A £10M grant has been awarded to the University of York to fund three major research projects that have the potential to make a significant impact on agricultural practices.
Experts at the University’s Centre for Novel Agricultural Products (CNAP) are among six groups to attract investment from the Biotechnology and Biological Sciences Research Council (BBSRC).
Some of York’s share of the funding is being used to explore ways of combating herbicide-resistant black-grass, a problem which causes serious disruption to cereal and oilseed rape rotations. Control is becoming difficult because black-grass can acquire an overarching mechanism that makes it resistant to all weed killers. It is estimated that some 1.2m hectares of UK land is already infested.
Another research group is studying potentially valuable co-products that might be extracted from oilseed rape. As well as the primary oil product, a protein-rich feed for animals can be made from the crop to improve its commercial viability.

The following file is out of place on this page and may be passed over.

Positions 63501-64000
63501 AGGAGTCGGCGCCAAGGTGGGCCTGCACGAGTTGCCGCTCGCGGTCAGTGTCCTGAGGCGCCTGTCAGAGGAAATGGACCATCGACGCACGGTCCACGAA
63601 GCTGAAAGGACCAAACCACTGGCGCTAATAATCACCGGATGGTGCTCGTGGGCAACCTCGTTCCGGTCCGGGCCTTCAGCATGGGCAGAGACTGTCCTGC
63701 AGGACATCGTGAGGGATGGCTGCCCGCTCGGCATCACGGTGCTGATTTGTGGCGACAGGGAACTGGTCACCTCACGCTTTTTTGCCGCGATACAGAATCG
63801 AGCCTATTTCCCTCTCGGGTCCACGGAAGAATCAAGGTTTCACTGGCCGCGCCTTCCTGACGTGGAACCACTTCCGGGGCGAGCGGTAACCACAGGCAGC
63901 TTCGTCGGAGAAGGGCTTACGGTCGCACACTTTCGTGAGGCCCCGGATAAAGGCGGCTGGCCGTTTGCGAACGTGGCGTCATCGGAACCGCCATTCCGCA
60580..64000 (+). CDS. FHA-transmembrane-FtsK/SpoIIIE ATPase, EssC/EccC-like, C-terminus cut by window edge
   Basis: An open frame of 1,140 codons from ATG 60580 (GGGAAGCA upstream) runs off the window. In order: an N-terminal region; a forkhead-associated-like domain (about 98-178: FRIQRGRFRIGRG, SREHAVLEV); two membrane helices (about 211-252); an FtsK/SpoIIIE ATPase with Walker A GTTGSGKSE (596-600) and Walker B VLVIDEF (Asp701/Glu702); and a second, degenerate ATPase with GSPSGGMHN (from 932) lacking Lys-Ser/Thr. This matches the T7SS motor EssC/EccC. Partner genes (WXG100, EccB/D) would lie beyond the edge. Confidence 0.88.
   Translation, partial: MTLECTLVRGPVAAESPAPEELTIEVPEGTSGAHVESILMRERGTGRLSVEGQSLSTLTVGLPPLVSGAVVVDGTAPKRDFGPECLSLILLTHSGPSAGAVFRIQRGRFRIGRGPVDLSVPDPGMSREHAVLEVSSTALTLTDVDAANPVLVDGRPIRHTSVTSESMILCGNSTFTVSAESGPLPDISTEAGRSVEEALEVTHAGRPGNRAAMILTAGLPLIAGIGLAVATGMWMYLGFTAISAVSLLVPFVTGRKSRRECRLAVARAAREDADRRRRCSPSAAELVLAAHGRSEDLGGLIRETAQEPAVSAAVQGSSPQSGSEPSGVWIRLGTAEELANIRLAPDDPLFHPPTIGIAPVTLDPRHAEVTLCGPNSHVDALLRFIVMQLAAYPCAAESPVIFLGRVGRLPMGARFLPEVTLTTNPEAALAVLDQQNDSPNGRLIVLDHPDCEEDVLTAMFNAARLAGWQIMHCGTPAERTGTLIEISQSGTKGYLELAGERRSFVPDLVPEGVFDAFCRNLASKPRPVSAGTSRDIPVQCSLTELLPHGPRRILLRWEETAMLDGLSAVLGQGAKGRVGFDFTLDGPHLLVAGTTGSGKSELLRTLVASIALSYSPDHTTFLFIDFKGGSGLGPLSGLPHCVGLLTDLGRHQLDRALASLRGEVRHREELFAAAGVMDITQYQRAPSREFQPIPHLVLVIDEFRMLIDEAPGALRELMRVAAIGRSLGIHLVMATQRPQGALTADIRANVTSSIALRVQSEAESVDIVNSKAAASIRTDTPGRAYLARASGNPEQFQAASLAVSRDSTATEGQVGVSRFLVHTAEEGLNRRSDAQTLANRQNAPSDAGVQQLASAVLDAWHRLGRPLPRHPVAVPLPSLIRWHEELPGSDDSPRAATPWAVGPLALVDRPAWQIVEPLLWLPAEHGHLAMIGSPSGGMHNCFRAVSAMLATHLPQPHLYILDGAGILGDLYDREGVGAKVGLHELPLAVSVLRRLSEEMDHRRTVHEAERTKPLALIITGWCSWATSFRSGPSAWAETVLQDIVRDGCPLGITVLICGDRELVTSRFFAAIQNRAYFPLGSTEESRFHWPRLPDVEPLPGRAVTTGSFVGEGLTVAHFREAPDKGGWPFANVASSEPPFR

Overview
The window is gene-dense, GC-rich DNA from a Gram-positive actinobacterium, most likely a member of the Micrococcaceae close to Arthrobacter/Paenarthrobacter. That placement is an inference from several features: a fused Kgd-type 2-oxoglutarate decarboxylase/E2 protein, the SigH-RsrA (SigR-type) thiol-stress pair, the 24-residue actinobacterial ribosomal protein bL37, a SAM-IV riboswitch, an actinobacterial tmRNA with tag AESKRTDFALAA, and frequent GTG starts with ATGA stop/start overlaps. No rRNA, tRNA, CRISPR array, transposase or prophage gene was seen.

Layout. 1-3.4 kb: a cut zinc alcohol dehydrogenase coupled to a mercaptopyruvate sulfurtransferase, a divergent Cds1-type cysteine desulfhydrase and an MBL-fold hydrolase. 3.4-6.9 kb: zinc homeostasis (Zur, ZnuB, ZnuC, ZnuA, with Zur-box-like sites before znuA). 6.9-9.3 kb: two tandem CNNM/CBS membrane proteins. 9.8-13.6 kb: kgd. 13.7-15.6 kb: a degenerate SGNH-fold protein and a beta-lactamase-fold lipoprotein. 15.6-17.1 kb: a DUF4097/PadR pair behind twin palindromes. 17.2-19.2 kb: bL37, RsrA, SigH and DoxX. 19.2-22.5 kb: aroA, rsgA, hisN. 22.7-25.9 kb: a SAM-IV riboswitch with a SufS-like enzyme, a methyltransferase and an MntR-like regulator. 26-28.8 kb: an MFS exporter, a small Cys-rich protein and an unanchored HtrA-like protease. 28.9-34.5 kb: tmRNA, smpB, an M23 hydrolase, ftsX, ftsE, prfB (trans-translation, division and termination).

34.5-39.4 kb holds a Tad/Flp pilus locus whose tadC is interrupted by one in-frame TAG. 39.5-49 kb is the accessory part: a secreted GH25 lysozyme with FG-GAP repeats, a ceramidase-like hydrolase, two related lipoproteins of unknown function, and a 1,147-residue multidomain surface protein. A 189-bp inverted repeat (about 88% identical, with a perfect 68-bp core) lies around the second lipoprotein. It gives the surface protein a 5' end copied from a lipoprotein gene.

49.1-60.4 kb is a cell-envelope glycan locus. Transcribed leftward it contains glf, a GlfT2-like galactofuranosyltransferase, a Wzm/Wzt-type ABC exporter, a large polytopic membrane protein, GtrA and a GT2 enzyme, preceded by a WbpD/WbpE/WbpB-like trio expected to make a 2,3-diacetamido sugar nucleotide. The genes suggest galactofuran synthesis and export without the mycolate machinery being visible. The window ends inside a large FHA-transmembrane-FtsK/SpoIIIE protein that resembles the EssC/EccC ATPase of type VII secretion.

The third strand of the research involves scientists investigating how marine invertebrates, including gribble and shipworms, digest wood, and aims to build on research into wood-boring gribble. These marine animals eat a lot of wood, and understanding their digestive systems is paving the way to develop better enzymes and processes for making biofuels out of non-food woody biomass such as waste paper and straw.
Professor Ian Graham, CNAP’s director, said: “These awards show just how strong our strategic research portfolio in CNAP is, the outputs of these projects can make a real difference to society and we are pleased that the BBSRC are committed to funding this important work.”
All three projects involve collaborations with partners from other UK institutions.
Professor Jackie Hunter, chief executive of BBSRC, said: “The vital knowledge generated by this research will help to address the threat of farmed-animal diseases, the health of an ageing population, and the need for more sustainable industries and energy sources.”